Screenshot

Gridsome for Vue Wordpress

With Gridsome, you get the following out of the box, in a quick two minute install.

Local development with hot-reloading – See code changes in real-time.

Data source plugins – Connect to any popular Headless CMSs, APIs or Markdown-files.

File-based page routing – Quickly create and manage routes with files.

Centralized data management – Pull data into a local, unified GraphQL data layer.

Vue.js for frontend – A lightweight and approachable front-end framework.

Auto-optimized code – Get code-splitting and asset optimization out-of-the-box.

Static files generation – Deploy securely to any CDN or static web host.

Built-in component that outputs an optimized progressive image – resizes and crops in real-time when developing.

Everything Lives in Github

With a JAMstack project, anyone should be able to do a git clone, install any needed dependencies with a standard procedure (like npm install), and be ready to run the full project locally. No databases to clone, no complex installs. This reduces contributor friction, and also simplifies staging and testing workflows.

Modern Build Tools

Take advantage of the world of modern build tools. It can be a jungle to get oriented in and it’s a fast-moving space, but you’ll want to be able to use tomorrow’s web standards today without waiting for tomorrow’s browsers. And that currently means Babel, PostCSS, Webpack, and friends.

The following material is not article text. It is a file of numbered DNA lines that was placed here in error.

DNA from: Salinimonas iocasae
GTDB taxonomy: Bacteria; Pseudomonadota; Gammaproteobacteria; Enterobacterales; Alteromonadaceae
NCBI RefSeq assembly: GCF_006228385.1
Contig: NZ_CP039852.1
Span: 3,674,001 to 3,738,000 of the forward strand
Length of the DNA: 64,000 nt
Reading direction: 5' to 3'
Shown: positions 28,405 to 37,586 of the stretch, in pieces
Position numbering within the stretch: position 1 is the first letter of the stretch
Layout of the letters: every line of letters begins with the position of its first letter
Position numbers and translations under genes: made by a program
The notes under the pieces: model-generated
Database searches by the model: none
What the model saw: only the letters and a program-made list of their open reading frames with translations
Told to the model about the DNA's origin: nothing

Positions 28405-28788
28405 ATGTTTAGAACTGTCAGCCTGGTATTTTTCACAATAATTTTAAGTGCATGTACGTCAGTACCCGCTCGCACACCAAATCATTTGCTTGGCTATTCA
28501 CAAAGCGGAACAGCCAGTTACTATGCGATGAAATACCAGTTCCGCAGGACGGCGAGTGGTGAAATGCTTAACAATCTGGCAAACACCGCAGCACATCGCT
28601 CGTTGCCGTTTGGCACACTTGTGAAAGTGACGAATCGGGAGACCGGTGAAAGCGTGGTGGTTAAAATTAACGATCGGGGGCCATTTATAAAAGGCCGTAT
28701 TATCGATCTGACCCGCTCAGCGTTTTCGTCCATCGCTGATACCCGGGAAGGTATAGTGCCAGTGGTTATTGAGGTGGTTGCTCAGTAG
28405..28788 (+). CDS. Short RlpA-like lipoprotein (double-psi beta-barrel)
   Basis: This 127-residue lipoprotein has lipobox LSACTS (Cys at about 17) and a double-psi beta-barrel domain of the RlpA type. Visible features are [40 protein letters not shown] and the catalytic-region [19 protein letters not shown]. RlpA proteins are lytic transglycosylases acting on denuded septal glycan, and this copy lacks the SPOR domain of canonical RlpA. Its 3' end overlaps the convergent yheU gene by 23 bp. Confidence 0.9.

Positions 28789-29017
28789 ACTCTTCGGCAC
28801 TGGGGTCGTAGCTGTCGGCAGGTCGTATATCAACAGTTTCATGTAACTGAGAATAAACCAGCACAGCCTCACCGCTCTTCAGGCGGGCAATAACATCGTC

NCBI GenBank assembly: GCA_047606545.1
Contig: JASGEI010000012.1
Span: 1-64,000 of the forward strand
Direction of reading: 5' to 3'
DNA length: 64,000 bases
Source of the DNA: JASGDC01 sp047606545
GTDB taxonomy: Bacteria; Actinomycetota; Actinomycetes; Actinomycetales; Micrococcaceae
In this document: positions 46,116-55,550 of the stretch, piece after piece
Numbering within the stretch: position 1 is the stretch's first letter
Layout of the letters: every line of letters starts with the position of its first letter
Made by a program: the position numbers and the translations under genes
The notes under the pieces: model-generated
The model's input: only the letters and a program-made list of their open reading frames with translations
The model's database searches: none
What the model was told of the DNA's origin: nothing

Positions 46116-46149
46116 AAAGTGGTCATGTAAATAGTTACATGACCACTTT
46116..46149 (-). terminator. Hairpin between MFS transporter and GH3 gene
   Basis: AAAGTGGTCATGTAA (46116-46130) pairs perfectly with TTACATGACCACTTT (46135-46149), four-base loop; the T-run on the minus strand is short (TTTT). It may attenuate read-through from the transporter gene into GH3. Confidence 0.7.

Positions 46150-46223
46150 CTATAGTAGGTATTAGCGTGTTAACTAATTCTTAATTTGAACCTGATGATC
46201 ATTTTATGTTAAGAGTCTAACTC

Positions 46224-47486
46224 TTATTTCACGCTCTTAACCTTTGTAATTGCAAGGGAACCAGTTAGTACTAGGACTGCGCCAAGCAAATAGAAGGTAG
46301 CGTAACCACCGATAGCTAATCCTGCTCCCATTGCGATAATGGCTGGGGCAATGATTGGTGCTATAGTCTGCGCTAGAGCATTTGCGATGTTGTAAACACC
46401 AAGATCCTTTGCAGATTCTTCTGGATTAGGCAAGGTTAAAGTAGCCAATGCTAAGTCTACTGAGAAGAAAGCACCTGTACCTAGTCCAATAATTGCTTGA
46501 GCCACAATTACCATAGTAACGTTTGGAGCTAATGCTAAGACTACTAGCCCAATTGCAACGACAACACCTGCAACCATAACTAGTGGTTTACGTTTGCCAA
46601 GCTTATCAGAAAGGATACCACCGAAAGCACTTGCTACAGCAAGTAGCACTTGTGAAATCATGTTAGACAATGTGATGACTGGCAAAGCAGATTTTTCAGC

Automated Builds

Because JAMstack markup is prebuilt, content changes won’t go live until you run another build. Automating this process will save you lots of frustration. You can do this yourself with webhooks, or use a publishing platform that includes the service automatically.

Wordpress Rest API

Since the introduction of the Wordpress Rest API , it has opened up a whole new world of possibilities for Viue JS/Wordpress hybrids, utilizing the features above and combining them with the vast infrastructure and support available with Wordpress. Whilst this may not be suitable for many requirements, there are certainly some which will benefit from this approach.

Wordpress Vue Starter Templates

The Gridsome Wordpress setup (there are others) has the features you need to connect to a Wordpress back end to pull in data to display at the Vue front end, typically loading faster than normal and with a lot of other benefits.

For anyone interested in building a Vue JS front end and using the Wordpess Rest API Ive created some starter templates using Gridsome which have been enhanced from the standard Gridsome Wordpress starter with some extra bits, to get you up and running fast. Please note I haven’t used the g-image here, so remember to change those when inserting your own images.